Lung Cancer Awareness Month

November is Lung Cancer Awareness Month. Early detection, low dose screening, and increased awareness are leading to improved experiences for lung cancer patients. 

November is Lung Cancer Awareness MonthIn the article, Can Lung Cancer Be Found Early?, The American Cancer Society shares that a low dose CT scan, LDCT, can help find abnormal areas in the lungs that may be cancer. “Research has shown that using LDCT scans to screen people at higher risk of lung cancer saved more lives compared to chest x-rays. For higher-risk people, getting yearly LDCT scans before symptoms start helps lower the risk of dying from lung cancer.”

There are three main reasons to scan for lung cancer in higher-risk patients:

  1. In the United States, lung cancer is the second most common cancer in both men and women. It’s also the leading cause of death from cancer. 
  2. Lung cancer is more likely to be successfully treated if found at an earlier stage before it has spread. 
  3. Usually, symptoms of lung cancer do not appear until the disease is already at an advanced stage. Even when lung cancer does cause symptoms, many people may mistake them for other problems, such as an infection or long-term effects from smoking.

The Center for Disease Control and Prevention states that these individuals are at higher risk of lung cancer and should receive an LDCT scan:

  1. Have a history of heavy smoking, and
  2. Smoke now or have quit within the past 15 years, and
  3. Are between 55 and 80 years old.

CT scans can be expensive, but according to this Aunt Minnie article, CT lung screenings led to reductions in the lung cancer mortality rate and have been deemed cost-effective even at an older age. 

There is a whole new danger developing when it comes to lung health and increased cancer risk. New cases have been appearing involving lung damage with vaping. According to The New England Journal of Medicine, researchers from the U.S. have linked vaping to the development of severe respiratory illnesses identified on CT scans. The states of Illinois and Wisconsin have also linked various lung diseases to vaping and have brought in the U.S. Centers for Disease Control and Prevention (CDC), to launch a joint public health investigation. This is a new era of research and findings for radiologists and physicians alike, and radiologists will have an important role in recognizing vaping-associated lung injury in the future.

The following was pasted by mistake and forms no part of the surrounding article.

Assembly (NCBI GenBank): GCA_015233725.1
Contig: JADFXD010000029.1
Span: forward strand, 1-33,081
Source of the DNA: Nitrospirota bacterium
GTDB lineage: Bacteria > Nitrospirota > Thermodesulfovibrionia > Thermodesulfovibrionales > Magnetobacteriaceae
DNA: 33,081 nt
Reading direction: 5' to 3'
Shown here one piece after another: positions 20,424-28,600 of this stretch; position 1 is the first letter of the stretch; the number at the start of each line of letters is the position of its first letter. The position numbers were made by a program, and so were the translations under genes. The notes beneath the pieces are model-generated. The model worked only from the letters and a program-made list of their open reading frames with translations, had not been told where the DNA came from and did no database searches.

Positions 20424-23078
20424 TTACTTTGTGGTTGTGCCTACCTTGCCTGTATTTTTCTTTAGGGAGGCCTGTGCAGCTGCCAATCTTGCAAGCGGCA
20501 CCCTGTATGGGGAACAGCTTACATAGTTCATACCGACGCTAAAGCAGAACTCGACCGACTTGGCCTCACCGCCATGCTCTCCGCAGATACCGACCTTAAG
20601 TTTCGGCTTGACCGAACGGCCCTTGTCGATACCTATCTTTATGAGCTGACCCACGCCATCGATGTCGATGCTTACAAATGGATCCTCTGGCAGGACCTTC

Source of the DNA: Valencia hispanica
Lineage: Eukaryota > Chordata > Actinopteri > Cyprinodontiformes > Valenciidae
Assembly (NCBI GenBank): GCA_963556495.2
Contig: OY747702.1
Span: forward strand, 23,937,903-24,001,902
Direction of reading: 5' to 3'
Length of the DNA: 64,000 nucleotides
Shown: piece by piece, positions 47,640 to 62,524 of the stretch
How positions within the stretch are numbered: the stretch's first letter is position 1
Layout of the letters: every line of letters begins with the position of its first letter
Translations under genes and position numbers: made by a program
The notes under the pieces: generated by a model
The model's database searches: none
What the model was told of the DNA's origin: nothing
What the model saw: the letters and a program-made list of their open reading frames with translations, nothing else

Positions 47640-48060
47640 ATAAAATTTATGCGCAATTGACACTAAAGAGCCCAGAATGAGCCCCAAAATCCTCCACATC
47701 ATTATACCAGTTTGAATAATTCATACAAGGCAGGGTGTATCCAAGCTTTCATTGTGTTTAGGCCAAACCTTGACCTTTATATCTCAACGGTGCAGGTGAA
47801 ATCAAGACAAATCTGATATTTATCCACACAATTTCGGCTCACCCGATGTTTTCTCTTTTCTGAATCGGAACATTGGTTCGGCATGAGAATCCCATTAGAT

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About Rebecca Schankerman

Rebecca Schankerman is an alumna of Indiana University with an honors degree in Management and Marketing. Rebecca has a strong passion for marketing and how it plays a role within the healthcare industry. As Ambra’s Field Marketing Coordinator, Rebecca handles all aspects of the events Ambra attends within the medical imaging and informatics fields. When she’s not planning the latest Ambra conference or trade show, she enjoys traveling and spending time with her family.

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